In this way, Franziska and Michaelis Simon as well as numerous other occupants of the house learned that they were scheduled for "resettlement” to Theresienstadt on 15 July 1942. As announced, soon the trucks pulled up in front of Kielortallee, taking the "resettlers” directly to the assembly point in the elementary school at Schanzenstrasse 20. Upon arrival at the assembly point, their baggage was checked very meticulously. In addition, they had to produce a list of assets that was examined thoroughly. Based on the Eleventh Ordinance to the Reich Citizenship Law (11. Verordnung zum Reichsbürgergesetz), the assets of "Jews relocating their residence abroad” fell to the German Reich. The same applied to apartment furniture and fittings as well as their household effects. Subsequently, their belongings were publicly auctioned. The proceeds went to the Reich treasury.

All deportation trains of Hamburg Jews left the Hanseatic city from the abundantly remote Hannoversche Bahnhof train station in the harbor. Together with Franziska and Michaelis Simon, 924 other persons were "resettled” from Hamburg to Theresienstadt in mid-July 1942.

In 1941, the National Socialists had converted the old Austrian garrison town in Bohemia into a ghetto that was initially intended only for Czech Jews but eventually became a destination for deportation trains from Germany, too. In rapid succession, fully occupied trains from all parts of the German Reich and later from other areas of Western Europe arrived there.

The new arrivals were committed to the old military barracks and other quarters. Before the Second World War, 7,000 soldiers had lived in the city. In Sept. 1942, the number of people crowded into the buildings was 58,497. They slept in three-story bunk beds, set up in narrow rows throughout the old soldiers’ quarters and leaving no space for privacy. The sanitary conditions were antiquated and provisions were more than inadequate. Medical care was restricted to the bare necessities. Exhaustion, hunger, and oppressively confined conditions in each and every corner of the ghetto made for a suitable breeding ground for the development and spread of dangerous diseases. Older people in particular, whose immune defenses declined rapidly, were affected most severely. In light of these living conditions, Franziska Simon had practically no chance of survival. Six weeks after her arrival, she closed her eyes forever at the age of 65.

She was spared the fate of her husband, who left the ghetto five weeks later on a train that went to Treblinka in Poland. In the extermination camp by the same name located along the railroad line from Warsaw to Bialystok, his life ended.

Among the victims of the Holocaust were also Franziska Simon’s brothers Max Marcus, who was also deported from Hamburg to Theresienstadt on 15 July 1942, Siegfried Marcus, who was taken with his sister-in-law Martha Markus from Hamburg to Lodz on 25 Oct. 1941, and Hugo Marcus, who was forced to leave the Hanseatic city on the Elbe River with his wife Gretchen 6 Dec. 1941 in the direction of Riga, as well as her sister Elsa Traub, forced on 30 Oct. 1941 in Cologne to board a train whose journey ended one day later in the Lodz Ghetto in the annexed "Reichsgau Wartheland” (Warthegau).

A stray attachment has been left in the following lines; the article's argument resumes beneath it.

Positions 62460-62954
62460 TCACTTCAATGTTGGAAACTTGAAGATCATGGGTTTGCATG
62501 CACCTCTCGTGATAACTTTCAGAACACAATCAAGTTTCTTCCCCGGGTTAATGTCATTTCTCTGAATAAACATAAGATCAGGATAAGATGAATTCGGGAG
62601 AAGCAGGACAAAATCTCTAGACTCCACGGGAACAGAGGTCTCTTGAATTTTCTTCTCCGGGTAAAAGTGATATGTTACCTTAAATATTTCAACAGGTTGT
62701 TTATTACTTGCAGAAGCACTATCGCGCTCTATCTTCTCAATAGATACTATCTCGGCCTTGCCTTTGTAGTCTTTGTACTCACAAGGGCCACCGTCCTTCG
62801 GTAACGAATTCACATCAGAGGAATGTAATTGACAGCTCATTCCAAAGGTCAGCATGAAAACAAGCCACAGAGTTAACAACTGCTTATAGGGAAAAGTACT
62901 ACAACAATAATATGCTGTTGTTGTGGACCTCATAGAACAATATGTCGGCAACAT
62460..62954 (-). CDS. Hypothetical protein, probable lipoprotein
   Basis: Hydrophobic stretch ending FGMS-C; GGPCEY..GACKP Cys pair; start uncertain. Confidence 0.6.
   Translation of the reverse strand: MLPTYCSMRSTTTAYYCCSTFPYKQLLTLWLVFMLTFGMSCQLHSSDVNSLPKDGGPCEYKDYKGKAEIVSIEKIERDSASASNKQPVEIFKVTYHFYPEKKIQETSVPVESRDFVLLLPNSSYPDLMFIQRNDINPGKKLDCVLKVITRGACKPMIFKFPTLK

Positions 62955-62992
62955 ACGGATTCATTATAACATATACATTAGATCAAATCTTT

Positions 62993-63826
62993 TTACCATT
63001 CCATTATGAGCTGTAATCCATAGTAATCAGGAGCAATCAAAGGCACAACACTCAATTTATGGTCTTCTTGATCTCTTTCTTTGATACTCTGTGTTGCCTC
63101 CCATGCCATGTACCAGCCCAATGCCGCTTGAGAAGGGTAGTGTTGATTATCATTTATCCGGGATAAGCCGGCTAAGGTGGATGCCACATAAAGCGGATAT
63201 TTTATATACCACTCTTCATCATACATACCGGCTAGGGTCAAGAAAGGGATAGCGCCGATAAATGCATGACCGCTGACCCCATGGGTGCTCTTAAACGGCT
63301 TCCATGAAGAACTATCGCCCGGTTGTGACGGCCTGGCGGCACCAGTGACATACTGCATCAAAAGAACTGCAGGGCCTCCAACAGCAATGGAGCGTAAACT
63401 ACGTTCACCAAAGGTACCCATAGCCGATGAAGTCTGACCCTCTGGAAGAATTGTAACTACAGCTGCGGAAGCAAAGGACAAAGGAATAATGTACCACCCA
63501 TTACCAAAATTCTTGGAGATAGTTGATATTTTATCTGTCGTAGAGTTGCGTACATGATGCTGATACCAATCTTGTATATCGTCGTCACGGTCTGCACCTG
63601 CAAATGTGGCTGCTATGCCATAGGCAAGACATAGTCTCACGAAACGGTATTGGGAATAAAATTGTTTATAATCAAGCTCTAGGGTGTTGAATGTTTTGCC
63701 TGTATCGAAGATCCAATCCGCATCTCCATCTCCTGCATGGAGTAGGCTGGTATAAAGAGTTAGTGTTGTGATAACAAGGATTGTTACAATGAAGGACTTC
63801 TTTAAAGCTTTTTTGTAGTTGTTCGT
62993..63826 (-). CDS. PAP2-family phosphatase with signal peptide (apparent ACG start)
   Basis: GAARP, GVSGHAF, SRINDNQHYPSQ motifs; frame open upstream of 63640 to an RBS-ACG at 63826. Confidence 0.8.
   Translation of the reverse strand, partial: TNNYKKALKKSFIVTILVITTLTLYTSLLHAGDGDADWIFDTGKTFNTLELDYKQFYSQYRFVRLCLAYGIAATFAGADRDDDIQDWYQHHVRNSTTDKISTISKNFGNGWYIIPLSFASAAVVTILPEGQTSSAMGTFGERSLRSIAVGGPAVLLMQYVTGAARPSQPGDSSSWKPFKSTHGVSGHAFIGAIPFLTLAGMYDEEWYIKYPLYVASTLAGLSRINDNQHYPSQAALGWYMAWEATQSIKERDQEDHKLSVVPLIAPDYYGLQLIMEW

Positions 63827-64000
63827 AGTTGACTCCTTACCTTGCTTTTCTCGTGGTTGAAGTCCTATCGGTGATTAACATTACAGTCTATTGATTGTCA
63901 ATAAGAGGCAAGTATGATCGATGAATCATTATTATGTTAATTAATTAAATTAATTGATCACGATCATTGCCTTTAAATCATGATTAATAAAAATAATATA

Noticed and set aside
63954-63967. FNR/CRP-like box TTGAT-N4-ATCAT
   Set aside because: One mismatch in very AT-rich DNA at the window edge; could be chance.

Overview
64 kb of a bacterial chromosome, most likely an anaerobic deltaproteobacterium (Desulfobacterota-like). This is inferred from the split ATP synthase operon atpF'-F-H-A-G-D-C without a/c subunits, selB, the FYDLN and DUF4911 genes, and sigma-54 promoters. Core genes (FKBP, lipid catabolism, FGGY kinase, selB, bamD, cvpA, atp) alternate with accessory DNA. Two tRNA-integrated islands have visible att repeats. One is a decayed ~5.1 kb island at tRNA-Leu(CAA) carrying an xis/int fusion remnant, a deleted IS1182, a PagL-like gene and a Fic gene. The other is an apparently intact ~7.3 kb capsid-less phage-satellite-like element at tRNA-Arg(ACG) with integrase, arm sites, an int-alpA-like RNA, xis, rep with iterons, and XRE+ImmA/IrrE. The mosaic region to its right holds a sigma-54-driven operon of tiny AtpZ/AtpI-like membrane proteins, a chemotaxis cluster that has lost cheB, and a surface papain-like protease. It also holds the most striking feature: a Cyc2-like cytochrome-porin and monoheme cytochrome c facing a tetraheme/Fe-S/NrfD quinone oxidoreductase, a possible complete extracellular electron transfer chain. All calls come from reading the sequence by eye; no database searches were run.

Translator: Erwin Fink
Kindly supported by the Hermann Reemtsma Stiftung, Hamburg.

Stand: January 2019
© Klaus Möller

Quellen: Hamburger jüdische Opfer des Nationalsozialismus, bearbeitet von Jürgen Sielemann unter Mitarbeit von Paul Flamme, Hamburg 1995, S. 221 f.; Gedenkbuch für die Opfer der Verfolgung der Juden unter der nationalsozialistischen Gewaltherrschaft, 4 Bände, Bundesarchiv Koblenz (Hrsg.), Koblenz 2006, S. 781; Yad Vashem, The Central Database of Shoa Victims´ Names:; Theresienstädter Gedenkbuch. Die Opfer der Judentransporte aus Deutschland nach Theresienstadt 1942–1945, Prag 2000; Staatsarchiv Hamburg, 522-1, Jüdische Gemeinden, 992b; Staatsarchiv Hamburg, 430-5 Magistrat der Stadt Harburg-Wilhelmsburg; Harburger Opfer des Nationalsozialismus, Bezirksamt Harburg (Hrsg.), Harburg 2003; Barbara Günther, Margret Markert, Hans-Joachim Meyer, Klaus Möller, Stolpersteine in Hamburg-Harburg und Hamburg-Wilhelmsburg, Landeszentale für politische Bildung (Hrsg.), Hamburg 2012; Maria Koser/Sabine Brunotte, Stolpersteine in Hamburg-Eppendorf und Hamburg-Hoheluft-Ost, Landeszentale für politische Bildung (Hrsg.), Hamburg 2011; Eberhard Kändler/Gil Hüttenmeister, Der jüdische Friedhof Harburg, Hamburg 2004; Harburger Adressbücher; Mathias Heyl, Vielleicht steht die Synagoge noch. Jüdisches Leben in Harburg 1933–1945, Norderstedt 2009; Beate Meyer, Die Verfolgung und Ermordung der Hamburger Juden 1933–1945. Geschichte. Zeugnis. Erinnerung, Hamburg 2006; Linde Apel, In den Tod geschickt. Die Deportationen von Juden, Roma und Sinti aus Hamburg 1940–1945, Hamburg 2009; Wilhelm Mosel, Wegweiser zu ehemaligen jüdischen Stätten in Hamburg, Deutsch-Jüdische Gesellschaft Hamburg (Hrsg.) H. 2 und 3, Hamburg 1985; Barbara Müller-Wesemann (Hrsg.), Martha Glass, "Jeder Tag in Theresienstadt ist ein Geschenk". Die Theresienstädter Tagebücher einer Hamburger Jüdin, Hamburg 1996; Martin Friedenberger, Klaus-Dieter Gössel, Eberhard Schönknecht (Hrsg.), Die Reichsfinanzverwaltung im Nationalsozialismus, Bremen 2002; Karin Guth, Bornstraße 22. Ein Erinnerungsbuch, Hamburg 2001.

print preview  / top of page